"True is what happens. False is what does not happen." So says Nikolai Yezhov, a character in the play “Describe the Night” by Rajiv Joseph and a real-life member of Stalin’s secret police who oversaw the worst of the Great Purge and was himself executed under Stalin’s orders.

The School of Performing Arts production will run in the Squires Studio Theatre for six performances from Nov. 10-15.

The award-winning epic follows eight characters over the course of nearly 100 years. “The story takes place in Poland, Russia, and East Germany, and bounces back and forth between 1920 and 2010, held together by the through-line of a personal diary’s accidental journey,” said director Susanna Rinehart, a faculty member in the School of Performing Arts. “It is gorgeous in its theatrical construction, its language, its comedy and wit, and it has unnervingly timely resonance in its subject matter, given Putin’s invasion of Ukraine and our own struggles with truth and lies.”

Fact and fiction become blurred when real historical figures such as Nikolai Yezhov, Joseph Stalin, Russian Jewish writer Isaac Babel (whose diary journeys 90 years over the course of the play), and another too-familiar contemporary figure mix into the theatrical tapestry woven by the playwright. Joseph, a Pulitzer Prize finalist for his 2010 play, “Bengal Tiger at the Baghdad Zoo,” writes from a storyteller’s vantage.

“Like Babel’s diary, we are only given fragments of the past through which we can attempt to discern a logic. This is simply the nature of storytelling and memory," Joseph told Walter Bilderback of The Wilma Theater. “But darker forces throughout history (continuing to the present day) have preyed upon the fragmented nature of information in order to control people and create fear and confusion. Or as others might say, in order to keep the peace.”

Themes of global citizenship, reality, and the value of art are revealed through scenes that time travel from the front lines of the Polish-Soviet war, a modern car rental agency, and the tearing down of the Berlin Wall.

“The play is hilariously funny at times, deeply serious at others, and speaks in particular to the nature of lies and truth,” Rinehart said.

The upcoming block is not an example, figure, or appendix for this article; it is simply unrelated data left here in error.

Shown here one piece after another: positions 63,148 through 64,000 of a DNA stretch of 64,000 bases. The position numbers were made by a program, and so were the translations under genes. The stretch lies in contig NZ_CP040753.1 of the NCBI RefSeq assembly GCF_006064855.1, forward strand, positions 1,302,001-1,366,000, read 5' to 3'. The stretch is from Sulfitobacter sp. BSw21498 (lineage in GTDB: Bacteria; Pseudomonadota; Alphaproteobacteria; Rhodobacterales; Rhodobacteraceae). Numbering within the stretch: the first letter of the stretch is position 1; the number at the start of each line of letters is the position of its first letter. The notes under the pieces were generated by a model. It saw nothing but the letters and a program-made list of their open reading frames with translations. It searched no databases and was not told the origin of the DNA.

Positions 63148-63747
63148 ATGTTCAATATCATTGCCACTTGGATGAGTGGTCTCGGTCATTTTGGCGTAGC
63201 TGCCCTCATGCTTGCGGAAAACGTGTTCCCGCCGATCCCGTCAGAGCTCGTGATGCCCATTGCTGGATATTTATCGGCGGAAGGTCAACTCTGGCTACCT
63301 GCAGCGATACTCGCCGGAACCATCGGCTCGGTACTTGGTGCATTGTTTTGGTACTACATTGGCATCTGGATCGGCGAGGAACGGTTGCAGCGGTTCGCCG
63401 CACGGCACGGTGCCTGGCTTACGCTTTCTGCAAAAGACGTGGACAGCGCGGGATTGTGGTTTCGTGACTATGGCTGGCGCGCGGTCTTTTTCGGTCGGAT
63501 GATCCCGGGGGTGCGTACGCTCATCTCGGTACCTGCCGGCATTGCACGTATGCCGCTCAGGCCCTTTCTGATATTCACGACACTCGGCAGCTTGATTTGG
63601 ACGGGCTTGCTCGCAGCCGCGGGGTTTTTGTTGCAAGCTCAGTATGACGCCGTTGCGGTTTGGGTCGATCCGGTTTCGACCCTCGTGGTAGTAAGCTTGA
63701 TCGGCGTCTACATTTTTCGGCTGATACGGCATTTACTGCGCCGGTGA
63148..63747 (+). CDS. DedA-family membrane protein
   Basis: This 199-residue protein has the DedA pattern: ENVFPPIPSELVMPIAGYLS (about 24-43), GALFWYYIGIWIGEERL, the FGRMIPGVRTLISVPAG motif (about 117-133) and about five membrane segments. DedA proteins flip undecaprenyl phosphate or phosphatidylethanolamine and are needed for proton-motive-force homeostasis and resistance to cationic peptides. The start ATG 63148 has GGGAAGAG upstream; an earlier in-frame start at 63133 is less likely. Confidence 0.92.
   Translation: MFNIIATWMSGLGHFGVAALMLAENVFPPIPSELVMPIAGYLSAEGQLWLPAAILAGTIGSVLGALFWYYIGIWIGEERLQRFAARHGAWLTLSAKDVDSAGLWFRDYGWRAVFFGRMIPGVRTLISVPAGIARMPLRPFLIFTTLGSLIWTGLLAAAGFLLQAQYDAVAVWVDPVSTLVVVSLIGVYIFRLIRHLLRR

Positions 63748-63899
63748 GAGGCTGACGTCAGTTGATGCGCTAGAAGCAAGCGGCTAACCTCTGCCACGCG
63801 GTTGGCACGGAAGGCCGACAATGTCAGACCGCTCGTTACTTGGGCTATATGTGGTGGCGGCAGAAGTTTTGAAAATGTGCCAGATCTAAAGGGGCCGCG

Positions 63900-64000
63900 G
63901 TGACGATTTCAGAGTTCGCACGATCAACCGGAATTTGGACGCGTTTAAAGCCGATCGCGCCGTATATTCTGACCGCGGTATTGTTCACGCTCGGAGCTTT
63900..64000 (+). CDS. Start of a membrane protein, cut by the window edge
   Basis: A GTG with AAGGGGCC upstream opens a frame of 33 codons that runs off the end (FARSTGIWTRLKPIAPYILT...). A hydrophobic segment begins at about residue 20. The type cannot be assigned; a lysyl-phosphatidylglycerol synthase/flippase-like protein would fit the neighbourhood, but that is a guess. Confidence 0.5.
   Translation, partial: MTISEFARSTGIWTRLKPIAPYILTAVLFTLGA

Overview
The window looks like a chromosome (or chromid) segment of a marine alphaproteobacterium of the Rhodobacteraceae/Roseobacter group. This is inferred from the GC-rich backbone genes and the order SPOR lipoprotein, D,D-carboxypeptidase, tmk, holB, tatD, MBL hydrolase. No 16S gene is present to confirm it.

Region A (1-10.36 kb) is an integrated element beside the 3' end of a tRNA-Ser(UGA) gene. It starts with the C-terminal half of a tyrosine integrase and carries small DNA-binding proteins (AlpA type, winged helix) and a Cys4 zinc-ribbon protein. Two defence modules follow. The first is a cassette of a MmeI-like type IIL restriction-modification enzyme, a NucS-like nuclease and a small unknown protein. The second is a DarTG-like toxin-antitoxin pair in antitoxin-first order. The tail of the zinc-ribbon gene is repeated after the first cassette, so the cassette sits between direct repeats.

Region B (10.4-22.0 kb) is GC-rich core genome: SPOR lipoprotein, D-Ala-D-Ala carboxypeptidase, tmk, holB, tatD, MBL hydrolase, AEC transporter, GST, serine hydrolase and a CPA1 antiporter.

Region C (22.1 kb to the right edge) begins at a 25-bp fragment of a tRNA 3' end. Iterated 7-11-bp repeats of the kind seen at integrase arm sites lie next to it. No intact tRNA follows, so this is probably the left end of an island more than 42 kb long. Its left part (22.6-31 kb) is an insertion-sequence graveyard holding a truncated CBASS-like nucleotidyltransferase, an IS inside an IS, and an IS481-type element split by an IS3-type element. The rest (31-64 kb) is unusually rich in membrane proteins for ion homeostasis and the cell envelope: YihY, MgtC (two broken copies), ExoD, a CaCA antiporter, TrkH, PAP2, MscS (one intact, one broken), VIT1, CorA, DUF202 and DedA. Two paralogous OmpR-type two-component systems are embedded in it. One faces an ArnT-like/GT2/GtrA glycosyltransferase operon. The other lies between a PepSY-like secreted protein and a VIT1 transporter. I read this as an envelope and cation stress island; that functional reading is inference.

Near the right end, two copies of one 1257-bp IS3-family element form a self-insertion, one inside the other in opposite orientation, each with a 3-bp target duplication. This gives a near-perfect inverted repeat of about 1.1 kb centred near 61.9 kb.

To show “the residue of the human scope of the historical timeline of the play,” the stage will have looming “theatrical mountains of destroyed lives,” conceived by veteran designer Randy Ward. Props designer Alexander Munn, a third-year Master of Fine Arts student, and technical director Laura Copenhaver will acquire and construct the nearly two-story piles of rubble. The design and technical team will curate the different decades of history by pulling from the theatre department’s furniture stock.

Lighting designer Daryl Norman Soh, a first-year Master of Fine Arts student, illuminates the different scenes, structures, and a menacing incinerator. The design and technical elements of the show tell their own story of destruction, including a multi-layered soundscape design by sound design faculty member Allen Sanders, assisted by theatre major Kate Gonzales; and costumes designed by faculty member Tyler Holland, assisted by theater major Justin Buontempo. Theatre major Maya Jaffe leads the stage management team.

“In the shadow of Putin’s war on Ukraine and our own contemporary mis/disinformation age," said Rinehart," 'Describe the Night’ reminds us, ‘When we say something is true, it becomes true. When we say something is false, it becomes false.’”

Tickets and parking

Tickets are $15 for general admission and $12 for seniors and students, and may be purchased through the Moss Arts Center ticket office in person or online. Tickets will be available at the door in the Squires Student Center beginning one hour prior to the performance. Tickets are available online.

All university community members and visitors will need to display a parking permit, use the ParkMobile app, pay a fee, or pay using an hourly meter to park on the Blacksburg campus unless otherwise noted by signage. Find additional parking information here.

If you are an individual with a disability and/or desire an accommodation, please contact Susan Sanders prior to the event.

Written by Liz Gray, a graduate student in arts leadership in the School of Performing Arts

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